Birds & Butterflies & More… even Pink Flamingoes!
How about, waking up New Year’s Day, to the most beautiful sight of pink flamingoes migrating to the warmer climate of Cyprus. Figures reaching 7,000 up to 10,000 flock to the Larnaca Salt Lake, having fled northern countries which were hit with a wave of heavy winter weather. A rare black flamingo thought to be the only one of its kind in the world returned to Cyprus, April 8, 2015, spotted in a salt lake at the Akrotiri Centre.
Flora Of Cyprus – Flowering Seasons, a leisurely walk through unspoiled nature…
Another facet of it’s beauty, is a birds eye view of the flora of northern Cyprus,. Reflected in the crowning glory, of the Mediterranean in Springtime! Discover North Cyprus and its endemic plants in full bloom. The sequence of flowering through the the year, is concentrated through October and April, for flowers, herbs, and plants such as Cyprus white thyme, Cyprus cloves. There are 38 known species of such kind. Cyprus roses are many such as Yellow Rose, Cyprus rose, Rock rose and Chinese rose. Bougainvillea, is a genus of thorny ornamental vines, bushes, and trees with flowers like spring leaves near its flowers, spilling out up to 18 species in vibrant colors. Sunflower and marigold fields are commonplace, lilies, buttercups poppies daisies and more, all the wonders of nature are at your door! Perennially flowers and plants are found for all seasons. The most famous plant, endemic to North Cyprus is Cyprus Medos tulips (also known as Tulipa Cypria). Daffodils, mountain tulips, orchids, sand lilies and monumental trees are amongst the most important flora and fauna vanities. A tree in front of Lale Mustafa Pasha Mosque in Famagusta, is over 700 years old, named Sycamore Fig. This tree is considered to be the oldest tree in Cyprus.
Orchids & Orchid Festivals…
The Orchid Festival takes place early March time. The municipality takes the occasion to a two day festival, with attractions, as well as entertaining, folk dancing, music, local delicacies on offer, and stalls offering handicrafts, an interesting environment to observe the locals and while away the time! Orchids in particular flourish this climate, the Orchid Valley & Orchid Observation yearly walk is staged by the Denizli Gemikonagi Development Association at Lefke European University. At the festivals they are showing the visitors around 32 endemics typical to Cyprus.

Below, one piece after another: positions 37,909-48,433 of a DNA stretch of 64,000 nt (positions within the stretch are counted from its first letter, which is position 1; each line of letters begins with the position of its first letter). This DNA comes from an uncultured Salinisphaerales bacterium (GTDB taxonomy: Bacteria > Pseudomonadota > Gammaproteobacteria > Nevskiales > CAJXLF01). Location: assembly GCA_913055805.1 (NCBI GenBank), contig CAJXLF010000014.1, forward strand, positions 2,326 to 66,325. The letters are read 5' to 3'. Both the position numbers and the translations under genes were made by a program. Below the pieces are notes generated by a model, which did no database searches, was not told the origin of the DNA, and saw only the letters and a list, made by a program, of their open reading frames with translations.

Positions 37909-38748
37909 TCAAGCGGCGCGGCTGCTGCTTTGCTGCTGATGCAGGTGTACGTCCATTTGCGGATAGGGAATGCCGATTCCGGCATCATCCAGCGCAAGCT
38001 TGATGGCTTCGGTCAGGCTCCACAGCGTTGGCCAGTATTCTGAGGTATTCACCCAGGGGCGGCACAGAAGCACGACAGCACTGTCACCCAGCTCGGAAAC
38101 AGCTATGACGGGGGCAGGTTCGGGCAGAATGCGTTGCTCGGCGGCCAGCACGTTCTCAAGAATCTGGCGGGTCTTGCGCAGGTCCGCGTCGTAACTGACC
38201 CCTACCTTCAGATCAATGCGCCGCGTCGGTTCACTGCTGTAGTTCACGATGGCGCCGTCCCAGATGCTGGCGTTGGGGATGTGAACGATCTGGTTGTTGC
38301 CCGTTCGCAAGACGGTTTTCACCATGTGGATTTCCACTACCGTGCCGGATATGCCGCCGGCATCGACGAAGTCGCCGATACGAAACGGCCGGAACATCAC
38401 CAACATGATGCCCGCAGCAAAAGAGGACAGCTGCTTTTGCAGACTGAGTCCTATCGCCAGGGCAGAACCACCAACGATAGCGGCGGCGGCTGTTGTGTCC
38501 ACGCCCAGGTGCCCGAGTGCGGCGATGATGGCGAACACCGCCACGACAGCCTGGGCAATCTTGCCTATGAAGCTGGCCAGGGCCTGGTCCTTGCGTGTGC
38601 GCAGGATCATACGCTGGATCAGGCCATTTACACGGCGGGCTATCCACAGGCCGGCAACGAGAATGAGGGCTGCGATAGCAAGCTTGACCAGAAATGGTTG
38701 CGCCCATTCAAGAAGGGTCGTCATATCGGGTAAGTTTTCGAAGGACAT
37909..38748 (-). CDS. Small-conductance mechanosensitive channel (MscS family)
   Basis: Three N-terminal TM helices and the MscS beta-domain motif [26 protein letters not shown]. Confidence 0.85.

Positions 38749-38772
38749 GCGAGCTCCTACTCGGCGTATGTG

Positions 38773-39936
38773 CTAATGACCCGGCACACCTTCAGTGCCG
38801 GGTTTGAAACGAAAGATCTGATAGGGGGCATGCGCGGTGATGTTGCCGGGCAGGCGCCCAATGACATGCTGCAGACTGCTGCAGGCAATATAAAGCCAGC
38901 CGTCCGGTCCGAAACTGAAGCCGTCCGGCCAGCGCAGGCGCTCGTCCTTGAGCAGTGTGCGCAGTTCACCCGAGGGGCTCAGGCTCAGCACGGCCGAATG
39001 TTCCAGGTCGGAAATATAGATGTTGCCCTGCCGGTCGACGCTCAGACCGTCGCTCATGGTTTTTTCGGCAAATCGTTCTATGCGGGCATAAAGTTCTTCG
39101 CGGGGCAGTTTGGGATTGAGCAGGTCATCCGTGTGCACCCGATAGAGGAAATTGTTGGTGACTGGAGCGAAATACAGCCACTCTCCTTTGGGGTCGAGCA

Turkish Cypriot Cuisine
North Cyprus posses a very rich and distinguished tasting cuisine. A Gastronomic Kitchen Garden resulting from cultural interactions, similarities of Cyprus to those of Anatolia and the Middle East appears throughout this splendid kitchen. Enjoy the culinary delights cooked with years of inspiration and tradition, this cuisine is outstanding in flavor. Some of the more prominent examples of the Cypriot Cuisine begin with Turkish Breakfast..
Halloumi Cheese (Helim)
Cyprus’ most famous food in a brined cheese, that is often served grilled.
Traditional Turkish Breakfast
Turkish Breakfast: eggs fried in copper ‘sahan’, white cheese, yellow cheese, helim, salami, olives, tomatoes, cucumber, butter jams, honey and village bread.
Les Hors d’oeuvres ~ Soups
Appetizer Soups: commonly used are lentils and pulses, pumpkin, chicken, vegetables, cracked wheat (Tarhanna) with fried halloumi, yoghurt, hummus, and many more delicious ingredients. They are most qualified when it comes to amazing appetizers, Les Hors d’oeuvres, or Meze a Cyprus kitchen with its own unique formula. The variety and variation of Mediterranean cuisine, makes meze a unique experience and the only place you will find this combination of different appetizers plentiful in choice is Cyprus.
A Typically Turkish Cypriot Meze
Local olives (a culinary culture), village yoghurt, fresh vegetables, beetroot in vinegar,
Eşek Sevsin/Tahini (sesame pasta with lemin juice); Pastirma (salami/grilled spicy sausage) ; Grilled Hellim (Halloumi grilled) ; Celery Vinegarette ; Fresh Coriander Herb Salad ; Hummus (chick pea paste); Renga (salted smoked herring) ; Samarella (cured lamb meat) ; Koubes, Meatballs with a crispy bulgar rice coating; Black Eyed Peas Salad ; Iced Almonds ; Broad Bean Salad ; Artichoke in Olive Oil ; White Cheese Borek; Hellim Borek ; Cakistez (cracked Green Olives) ; Eggplant Yoghurt Salâd; Anchovies; Sardines; Piaz (White Bean Salad); Calamari deep fried in batter or salad or spicy sauce; accompanied by local village bread and pitta bread.